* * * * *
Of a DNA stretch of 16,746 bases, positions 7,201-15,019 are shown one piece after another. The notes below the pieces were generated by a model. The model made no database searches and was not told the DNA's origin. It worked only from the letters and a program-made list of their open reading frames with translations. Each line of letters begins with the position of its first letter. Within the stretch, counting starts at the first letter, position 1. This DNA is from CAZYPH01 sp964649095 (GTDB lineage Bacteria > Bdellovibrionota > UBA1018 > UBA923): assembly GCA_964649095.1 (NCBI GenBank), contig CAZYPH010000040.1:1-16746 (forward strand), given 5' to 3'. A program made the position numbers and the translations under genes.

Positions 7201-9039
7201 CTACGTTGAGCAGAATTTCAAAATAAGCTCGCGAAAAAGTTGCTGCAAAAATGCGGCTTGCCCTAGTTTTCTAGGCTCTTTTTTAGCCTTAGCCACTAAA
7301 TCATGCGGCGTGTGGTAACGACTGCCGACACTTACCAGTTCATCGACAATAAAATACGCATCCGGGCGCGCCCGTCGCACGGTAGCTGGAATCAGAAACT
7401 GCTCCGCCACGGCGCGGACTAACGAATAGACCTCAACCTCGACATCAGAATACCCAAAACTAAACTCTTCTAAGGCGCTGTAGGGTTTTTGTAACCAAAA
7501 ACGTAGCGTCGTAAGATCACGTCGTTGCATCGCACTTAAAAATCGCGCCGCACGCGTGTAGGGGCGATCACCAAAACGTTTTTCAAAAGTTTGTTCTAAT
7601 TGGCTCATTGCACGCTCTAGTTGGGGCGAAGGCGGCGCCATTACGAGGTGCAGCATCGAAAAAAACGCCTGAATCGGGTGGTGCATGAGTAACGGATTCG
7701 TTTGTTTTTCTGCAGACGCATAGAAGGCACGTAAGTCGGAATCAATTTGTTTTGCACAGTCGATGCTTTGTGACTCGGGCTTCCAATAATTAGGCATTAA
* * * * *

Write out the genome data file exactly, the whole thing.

Of a DNA stretch of 16,746 bases, positions 7,201-15,019 are shown one piece after another. The notes below the pieces were generated by a model. The model made no database searches and was not told the DNA's origin. It worked only from the letters and a program-made list of their open reading frames with translations. Each line of letters begins with the position of its first letter. Within the stretch, counting starts at the first letter, position 1. This DNA is from CAZYPH01 sp964649095 (GTDB lineage Bacteria > Bdellovibrionota > UBA1018 > UBA923): assembly GCA_964649095.1 (NCBI GenBank), contig CAZYPH010000040.1:1-16746 (forward strand), given 5' to 3'. A program made the position numbers and the translations under genes.

Positions 7201-9039
7201 CTACGTTGAGCAGAATTTCAAAATAAGCTCGCGAAAAAGTTGCTGCAAAAATGCGGCTTGCCCTAGTTTTCTAGGCTCTTTTTTAGCCTTAGCCACTAAA
7301 TCATGCGGCGTGTGGTAACGACTGCCGACACTTACCAGTTCATCGACAATAAAATACGCATCCGGGCGCGCCCGTCGCACGGTAGCTGGAATCAGAAACT
7401 GCTCCGCCACGGCGCGGACTAACGAATAGACCTCAACCTCGACATCAGAATACCCAAAACTAAACTCTTCTAAGGCGCTGTAGGGTTTTTGTAACCAAAA
7501 ACGTAGCGTCGTAAGATCACGTCGTTGCATCGCACTTAAAAATCGCGCCGCACGCGTGTAGGGGCGATCACCAAAACGTTTTTCAAAAGTTTGTTCTAAT
7601 TGGCTCATTGCACGCTCTAGTTGGGGCGAAGGCGGCGCCATTACGAGGTGCAGCATCGAAAAAAACGCCTGAATCGGGTGGTGCATGAGTAACGGATTCG
7701 TTTGTTTTTCTGCAGACGCATAGAAGGCACGTAAGTCGGAATCAATTTGTTTTGCACAGTCGATGCTTTGTGACTCGGGCTTCCAATAATTAGGCATTAA